Thus far, the pilot data-collecting systems aren’t yet tied together into what Beijing envisions as a sweeping system, which would assign each citizen a rating. It isn’t clear that Ms. Chen’s ticket infraction made it into any central system, although the notice warned that fare-dodgers risked being marked down starting Jan. 1; a station agent said only repeat offenders are reported.

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Rowan Callick on Chinese democracy

A fascinating piece from Rowan Callick in The Australian today on the repressive nature of Chinese democracy, where those insufficiently loyal to the ruling Communist party are not allowed to participate:

Today, under Xi Jinping, we are seeing clear limits on how far popular representation can go.

This approach is now being applied consistently, through mainland China and in special administrative regions such as Hong Kong, where two awkward young legislators were disqualified from taking their places on Tuesday night…

In mainland China, everyone above 18 can vote for their district People’s Congress representatives, who do not have to be party members. Those congresses meet for five years. The local congresses choose the representatives for the municipal or provincial level congresses, which choose those who form the National People’s Congress that meets every March in Beijing.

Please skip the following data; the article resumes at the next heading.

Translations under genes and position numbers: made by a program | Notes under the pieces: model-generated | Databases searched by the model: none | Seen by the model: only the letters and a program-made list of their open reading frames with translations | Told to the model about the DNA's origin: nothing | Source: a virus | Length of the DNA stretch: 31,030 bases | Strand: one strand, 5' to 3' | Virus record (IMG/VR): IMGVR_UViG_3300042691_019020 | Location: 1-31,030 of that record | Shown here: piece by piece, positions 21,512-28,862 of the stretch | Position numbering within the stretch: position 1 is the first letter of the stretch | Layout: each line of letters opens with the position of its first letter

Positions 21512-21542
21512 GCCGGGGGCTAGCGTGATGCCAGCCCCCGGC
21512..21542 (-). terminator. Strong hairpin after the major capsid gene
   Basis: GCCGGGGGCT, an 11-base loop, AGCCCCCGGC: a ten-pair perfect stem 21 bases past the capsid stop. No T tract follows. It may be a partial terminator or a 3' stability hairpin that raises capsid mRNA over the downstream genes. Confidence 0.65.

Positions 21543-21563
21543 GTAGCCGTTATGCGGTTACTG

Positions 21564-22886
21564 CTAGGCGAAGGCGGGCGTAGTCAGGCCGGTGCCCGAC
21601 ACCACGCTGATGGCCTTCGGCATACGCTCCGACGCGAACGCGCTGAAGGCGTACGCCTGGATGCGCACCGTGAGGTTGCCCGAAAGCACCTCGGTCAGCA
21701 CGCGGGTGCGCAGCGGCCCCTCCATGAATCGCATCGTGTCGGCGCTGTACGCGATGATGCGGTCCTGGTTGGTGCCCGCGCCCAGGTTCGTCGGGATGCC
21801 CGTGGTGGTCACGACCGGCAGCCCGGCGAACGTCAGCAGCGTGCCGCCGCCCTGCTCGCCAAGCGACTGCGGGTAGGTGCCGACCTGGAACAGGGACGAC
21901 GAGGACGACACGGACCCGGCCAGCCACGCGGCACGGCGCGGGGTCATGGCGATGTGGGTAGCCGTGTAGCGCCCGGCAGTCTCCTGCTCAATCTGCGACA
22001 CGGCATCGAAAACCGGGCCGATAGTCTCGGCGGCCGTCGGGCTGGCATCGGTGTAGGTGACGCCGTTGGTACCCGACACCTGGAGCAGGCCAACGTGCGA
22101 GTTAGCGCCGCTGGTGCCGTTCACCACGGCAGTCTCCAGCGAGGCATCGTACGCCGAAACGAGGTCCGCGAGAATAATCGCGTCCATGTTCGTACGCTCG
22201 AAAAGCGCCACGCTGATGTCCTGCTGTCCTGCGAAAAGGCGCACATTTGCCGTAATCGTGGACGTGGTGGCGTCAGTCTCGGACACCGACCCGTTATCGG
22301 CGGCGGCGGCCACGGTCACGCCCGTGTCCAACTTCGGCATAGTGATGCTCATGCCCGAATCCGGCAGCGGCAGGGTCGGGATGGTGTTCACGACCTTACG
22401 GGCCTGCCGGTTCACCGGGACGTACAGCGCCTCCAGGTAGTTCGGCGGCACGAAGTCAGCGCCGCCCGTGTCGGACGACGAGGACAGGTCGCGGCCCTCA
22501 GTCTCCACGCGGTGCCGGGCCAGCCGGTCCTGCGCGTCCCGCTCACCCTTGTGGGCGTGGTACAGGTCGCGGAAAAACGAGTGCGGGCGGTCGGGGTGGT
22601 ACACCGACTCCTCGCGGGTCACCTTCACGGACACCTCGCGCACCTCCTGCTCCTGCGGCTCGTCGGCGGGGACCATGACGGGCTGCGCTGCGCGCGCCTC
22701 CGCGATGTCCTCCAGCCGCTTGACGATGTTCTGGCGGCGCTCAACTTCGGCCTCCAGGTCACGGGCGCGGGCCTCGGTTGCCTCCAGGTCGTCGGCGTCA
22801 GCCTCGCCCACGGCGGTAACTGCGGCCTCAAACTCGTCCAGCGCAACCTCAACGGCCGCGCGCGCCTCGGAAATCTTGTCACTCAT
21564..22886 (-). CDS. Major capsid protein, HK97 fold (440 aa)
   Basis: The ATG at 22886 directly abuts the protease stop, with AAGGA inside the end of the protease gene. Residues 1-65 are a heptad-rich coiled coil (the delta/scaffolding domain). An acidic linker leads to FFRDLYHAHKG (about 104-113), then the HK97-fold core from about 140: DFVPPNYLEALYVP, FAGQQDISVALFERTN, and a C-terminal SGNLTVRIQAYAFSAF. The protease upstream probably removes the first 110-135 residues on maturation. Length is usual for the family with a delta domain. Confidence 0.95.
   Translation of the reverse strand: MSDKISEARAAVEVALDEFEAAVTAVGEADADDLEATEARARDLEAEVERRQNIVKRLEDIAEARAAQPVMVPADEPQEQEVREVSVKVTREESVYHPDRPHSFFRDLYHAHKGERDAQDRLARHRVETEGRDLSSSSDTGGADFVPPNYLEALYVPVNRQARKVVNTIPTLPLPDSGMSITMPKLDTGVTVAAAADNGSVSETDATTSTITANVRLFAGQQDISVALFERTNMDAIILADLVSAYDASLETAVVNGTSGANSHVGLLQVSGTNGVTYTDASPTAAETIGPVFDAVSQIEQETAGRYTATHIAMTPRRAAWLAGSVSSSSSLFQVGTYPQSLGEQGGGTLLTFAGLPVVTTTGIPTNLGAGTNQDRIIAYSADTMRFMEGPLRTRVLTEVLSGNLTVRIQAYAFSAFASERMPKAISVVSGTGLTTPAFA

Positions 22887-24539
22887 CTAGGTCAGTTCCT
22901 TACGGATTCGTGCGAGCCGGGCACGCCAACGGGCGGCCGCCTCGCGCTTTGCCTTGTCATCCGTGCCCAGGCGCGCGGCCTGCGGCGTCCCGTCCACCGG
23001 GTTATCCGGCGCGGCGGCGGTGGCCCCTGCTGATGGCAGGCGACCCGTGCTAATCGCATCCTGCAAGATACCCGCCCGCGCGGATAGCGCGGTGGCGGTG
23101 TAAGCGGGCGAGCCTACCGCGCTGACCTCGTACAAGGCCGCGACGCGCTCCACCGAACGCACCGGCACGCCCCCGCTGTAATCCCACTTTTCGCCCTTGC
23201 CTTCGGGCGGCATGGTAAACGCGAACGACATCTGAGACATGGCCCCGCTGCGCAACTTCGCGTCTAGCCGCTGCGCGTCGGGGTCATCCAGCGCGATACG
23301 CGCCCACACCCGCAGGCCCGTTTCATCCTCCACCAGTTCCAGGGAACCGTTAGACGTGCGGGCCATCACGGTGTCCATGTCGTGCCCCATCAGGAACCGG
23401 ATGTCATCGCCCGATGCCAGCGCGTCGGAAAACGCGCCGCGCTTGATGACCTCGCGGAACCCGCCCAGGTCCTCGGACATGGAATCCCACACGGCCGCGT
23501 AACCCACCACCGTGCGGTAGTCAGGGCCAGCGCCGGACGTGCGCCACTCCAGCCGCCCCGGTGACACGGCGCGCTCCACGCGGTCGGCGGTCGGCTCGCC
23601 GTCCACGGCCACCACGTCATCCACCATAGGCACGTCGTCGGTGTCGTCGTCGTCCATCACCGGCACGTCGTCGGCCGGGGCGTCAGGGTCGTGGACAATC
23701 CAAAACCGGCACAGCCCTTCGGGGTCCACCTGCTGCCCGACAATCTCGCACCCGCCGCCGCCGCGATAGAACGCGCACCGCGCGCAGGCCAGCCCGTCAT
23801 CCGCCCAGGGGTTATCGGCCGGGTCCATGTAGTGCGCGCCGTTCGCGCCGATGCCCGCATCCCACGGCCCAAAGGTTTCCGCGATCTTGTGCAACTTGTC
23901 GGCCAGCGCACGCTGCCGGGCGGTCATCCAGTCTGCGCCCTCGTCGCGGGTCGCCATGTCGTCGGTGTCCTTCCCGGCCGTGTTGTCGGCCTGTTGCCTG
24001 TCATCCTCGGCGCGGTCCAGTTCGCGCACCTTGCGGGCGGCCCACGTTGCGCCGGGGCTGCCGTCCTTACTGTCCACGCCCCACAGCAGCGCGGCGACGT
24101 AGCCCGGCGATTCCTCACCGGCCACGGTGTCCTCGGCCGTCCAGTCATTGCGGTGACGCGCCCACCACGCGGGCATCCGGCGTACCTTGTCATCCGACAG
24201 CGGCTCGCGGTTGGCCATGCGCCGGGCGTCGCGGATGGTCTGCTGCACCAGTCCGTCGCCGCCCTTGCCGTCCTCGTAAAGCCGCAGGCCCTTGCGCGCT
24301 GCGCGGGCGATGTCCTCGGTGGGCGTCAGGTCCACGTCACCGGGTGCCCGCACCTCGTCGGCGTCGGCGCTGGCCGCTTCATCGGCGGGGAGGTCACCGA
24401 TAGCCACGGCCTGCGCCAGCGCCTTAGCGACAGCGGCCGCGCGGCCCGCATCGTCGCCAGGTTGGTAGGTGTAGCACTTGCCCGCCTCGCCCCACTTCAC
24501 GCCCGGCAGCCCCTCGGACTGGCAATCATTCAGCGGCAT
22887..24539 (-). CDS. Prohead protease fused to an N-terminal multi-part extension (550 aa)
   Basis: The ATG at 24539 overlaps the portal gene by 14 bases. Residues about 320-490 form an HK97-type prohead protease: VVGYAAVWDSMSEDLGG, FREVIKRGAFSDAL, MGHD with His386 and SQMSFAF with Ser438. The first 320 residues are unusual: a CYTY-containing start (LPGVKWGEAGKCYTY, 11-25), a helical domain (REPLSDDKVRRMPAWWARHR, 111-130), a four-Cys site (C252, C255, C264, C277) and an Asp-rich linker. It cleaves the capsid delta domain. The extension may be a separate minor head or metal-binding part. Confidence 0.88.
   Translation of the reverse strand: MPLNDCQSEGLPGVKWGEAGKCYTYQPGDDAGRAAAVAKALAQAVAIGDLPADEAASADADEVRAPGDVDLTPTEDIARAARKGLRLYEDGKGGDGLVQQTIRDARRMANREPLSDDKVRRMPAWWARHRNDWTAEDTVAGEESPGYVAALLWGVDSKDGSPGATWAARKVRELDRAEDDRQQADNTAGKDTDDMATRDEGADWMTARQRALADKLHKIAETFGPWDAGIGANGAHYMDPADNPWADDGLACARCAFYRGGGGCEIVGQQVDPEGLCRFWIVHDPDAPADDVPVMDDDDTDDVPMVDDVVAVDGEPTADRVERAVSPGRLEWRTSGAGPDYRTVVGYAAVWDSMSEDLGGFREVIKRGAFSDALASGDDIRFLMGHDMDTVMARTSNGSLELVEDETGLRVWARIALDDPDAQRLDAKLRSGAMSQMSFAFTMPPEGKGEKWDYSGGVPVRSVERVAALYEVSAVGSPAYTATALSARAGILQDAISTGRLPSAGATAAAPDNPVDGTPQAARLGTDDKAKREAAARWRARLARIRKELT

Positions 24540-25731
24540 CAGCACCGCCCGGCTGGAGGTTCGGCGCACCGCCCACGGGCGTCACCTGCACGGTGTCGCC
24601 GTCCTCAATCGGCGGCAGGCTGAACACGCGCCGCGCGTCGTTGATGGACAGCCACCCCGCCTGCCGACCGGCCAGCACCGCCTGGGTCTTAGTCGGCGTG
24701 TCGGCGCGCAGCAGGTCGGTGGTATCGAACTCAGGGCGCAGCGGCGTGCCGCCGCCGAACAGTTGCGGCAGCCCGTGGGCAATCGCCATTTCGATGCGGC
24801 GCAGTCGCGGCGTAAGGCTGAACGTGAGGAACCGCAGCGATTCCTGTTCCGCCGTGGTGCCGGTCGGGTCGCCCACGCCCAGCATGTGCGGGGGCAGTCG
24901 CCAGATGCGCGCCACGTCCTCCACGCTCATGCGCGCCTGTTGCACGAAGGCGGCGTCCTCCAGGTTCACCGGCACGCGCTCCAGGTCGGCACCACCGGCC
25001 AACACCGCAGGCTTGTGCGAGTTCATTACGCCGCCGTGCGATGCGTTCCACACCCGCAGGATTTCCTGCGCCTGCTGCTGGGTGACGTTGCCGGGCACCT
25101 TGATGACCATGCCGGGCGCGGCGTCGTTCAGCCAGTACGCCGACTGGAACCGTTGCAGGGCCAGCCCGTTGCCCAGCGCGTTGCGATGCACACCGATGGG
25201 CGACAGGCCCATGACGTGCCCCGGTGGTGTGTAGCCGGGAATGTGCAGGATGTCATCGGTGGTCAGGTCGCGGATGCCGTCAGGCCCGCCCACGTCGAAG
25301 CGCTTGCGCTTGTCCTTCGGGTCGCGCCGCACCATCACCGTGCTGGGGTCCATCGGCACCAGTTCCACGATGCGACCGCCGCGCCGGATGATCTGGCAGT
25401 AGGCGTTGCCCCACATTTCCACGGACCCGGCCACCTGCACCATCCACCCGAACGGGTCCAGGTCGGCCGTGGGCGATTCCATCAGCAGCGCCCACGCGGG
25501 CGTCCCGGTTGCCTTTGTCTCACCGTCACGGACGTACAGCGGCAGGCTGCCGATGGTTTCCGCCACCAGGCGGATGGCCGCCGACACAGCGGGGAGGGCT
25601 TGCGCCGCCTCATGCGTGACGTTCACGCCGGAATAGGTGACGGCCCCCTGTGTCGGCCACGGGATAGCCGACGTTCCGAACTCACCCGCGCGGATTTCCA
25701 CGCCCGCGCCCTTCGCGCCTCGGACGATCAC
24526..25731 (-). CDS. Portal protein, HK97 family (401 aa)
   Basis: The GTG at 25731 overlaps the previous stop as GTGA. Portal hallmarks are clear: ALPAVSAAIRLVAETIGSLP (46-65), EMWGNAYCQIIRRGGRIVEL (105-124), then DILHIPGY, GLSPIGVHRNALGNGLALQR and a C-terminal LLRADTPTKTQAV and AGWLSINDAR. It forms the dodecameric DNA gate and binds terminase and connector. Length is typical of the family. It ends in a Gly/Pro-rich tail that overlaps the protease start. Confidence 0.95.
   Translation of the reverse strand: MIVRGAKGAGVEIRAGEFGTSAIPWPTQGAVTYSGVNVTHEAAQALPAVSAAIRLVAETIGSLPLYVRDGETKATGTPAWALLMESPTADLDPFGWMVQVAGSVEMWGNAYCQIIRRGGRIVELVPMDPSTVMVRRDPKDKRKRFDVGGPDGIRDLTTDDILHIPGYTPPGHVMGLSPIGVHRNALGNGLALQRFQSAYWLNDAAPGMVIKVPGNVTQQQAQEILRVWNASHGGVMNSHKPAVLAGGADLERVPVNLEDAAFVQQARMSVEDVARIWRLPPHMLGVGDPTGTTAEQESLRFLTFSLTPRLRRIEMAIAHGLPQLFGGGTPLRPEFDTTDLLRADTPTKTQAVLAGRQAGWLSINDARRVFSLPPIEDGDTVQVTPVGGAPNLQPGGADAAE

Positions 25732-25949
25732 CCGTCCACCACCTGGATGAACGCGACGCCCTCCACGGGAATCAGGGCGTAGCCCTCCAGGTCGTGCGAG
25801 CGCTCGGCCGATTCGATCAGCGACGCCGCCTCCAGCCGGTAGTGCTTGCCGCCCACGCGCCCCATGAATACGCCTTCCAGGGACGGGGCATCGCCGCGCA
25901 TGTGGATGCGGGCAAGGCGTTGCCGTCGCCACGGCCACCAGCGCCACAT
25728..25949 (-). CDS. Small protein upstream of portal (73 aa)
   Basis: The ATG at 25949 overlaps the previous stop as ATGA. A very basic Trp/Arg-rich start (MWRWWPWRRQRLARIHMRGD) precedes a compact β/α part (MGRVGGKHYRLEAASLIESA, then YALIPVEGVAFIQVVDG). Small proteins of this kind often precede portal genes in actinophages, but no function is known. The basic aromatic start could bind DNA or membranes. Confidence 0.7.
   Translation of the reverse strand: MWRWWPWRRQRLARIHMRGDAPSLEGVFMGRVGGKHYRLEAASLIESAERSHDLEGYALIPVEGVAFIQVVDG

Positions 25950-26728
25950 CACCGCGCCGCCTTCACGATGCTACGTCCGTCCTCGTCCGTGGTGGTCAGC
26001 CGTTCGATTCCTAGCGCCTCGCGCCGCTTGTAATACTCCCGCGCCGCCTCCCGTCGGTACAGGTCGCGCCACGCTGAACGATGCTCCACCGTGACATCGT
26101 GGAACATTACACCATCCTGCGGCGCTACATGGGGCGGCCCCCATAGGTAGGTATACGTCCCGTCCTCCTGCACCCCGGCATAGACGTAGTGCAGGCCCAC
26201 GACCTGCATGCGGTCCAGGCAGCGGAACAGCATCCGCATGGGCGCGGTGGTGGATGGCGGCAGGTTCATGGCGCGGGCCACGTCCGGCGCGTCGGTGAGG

… Under China’s constitution, anyone can stand for membership of a district congress. In practice, party authorities will assess candidates. Those who pass muster initially but act too independently after being elected are soon weeded out. Others who ­appear palpably unacceptable to the authorities are prevented from standing.

All must in time, if not at the start, defer to the party hierarchy, which is superior to the civic structures and retains the power to veto or initiate policies.

No access is available to the mass media or social media for candidates to explain themselves. The only way to present a case is to meet voters in person.

Five years ago in Wukan, a ­village in Guangdong province in the country’s south, in the dying days of the Hu-Wen leadership team, a bitter dispute over an ­alleged land grab by party officials of farms was defused by ­villagers being allowed to choose their own leaders.

However, these leaders were unable to wrest back the stolen land and protests began again — this time led by Lin Zuluan, elected in 2011. The authorities’ deployed heavily armed riot police, and jailed Lin. The courts confirmed a three-year sentence last month and fined him $40,000. He and the villagers who continued to back him said the corruption charges were trumped up.

In the outskirts of southwest Beijing, villagers of Gaodiansan in Fangshan district had two rounds of voting — the first round reducing the number of candidates. Farmer Liu Huizhen, 45, received substantial support and reached the second round.

But by then the authorities had woken up to the risk of letting her reach any further. She told The Australian she was followed constantly by as many as 20 well-built agents.

Her home is a crude wooden structure, which she and her husband built on land her family had farmed until it was confiscated by the government. The compensation was $50 per adult per month — in a city where the cost of living is considerably higher than Sydney’s.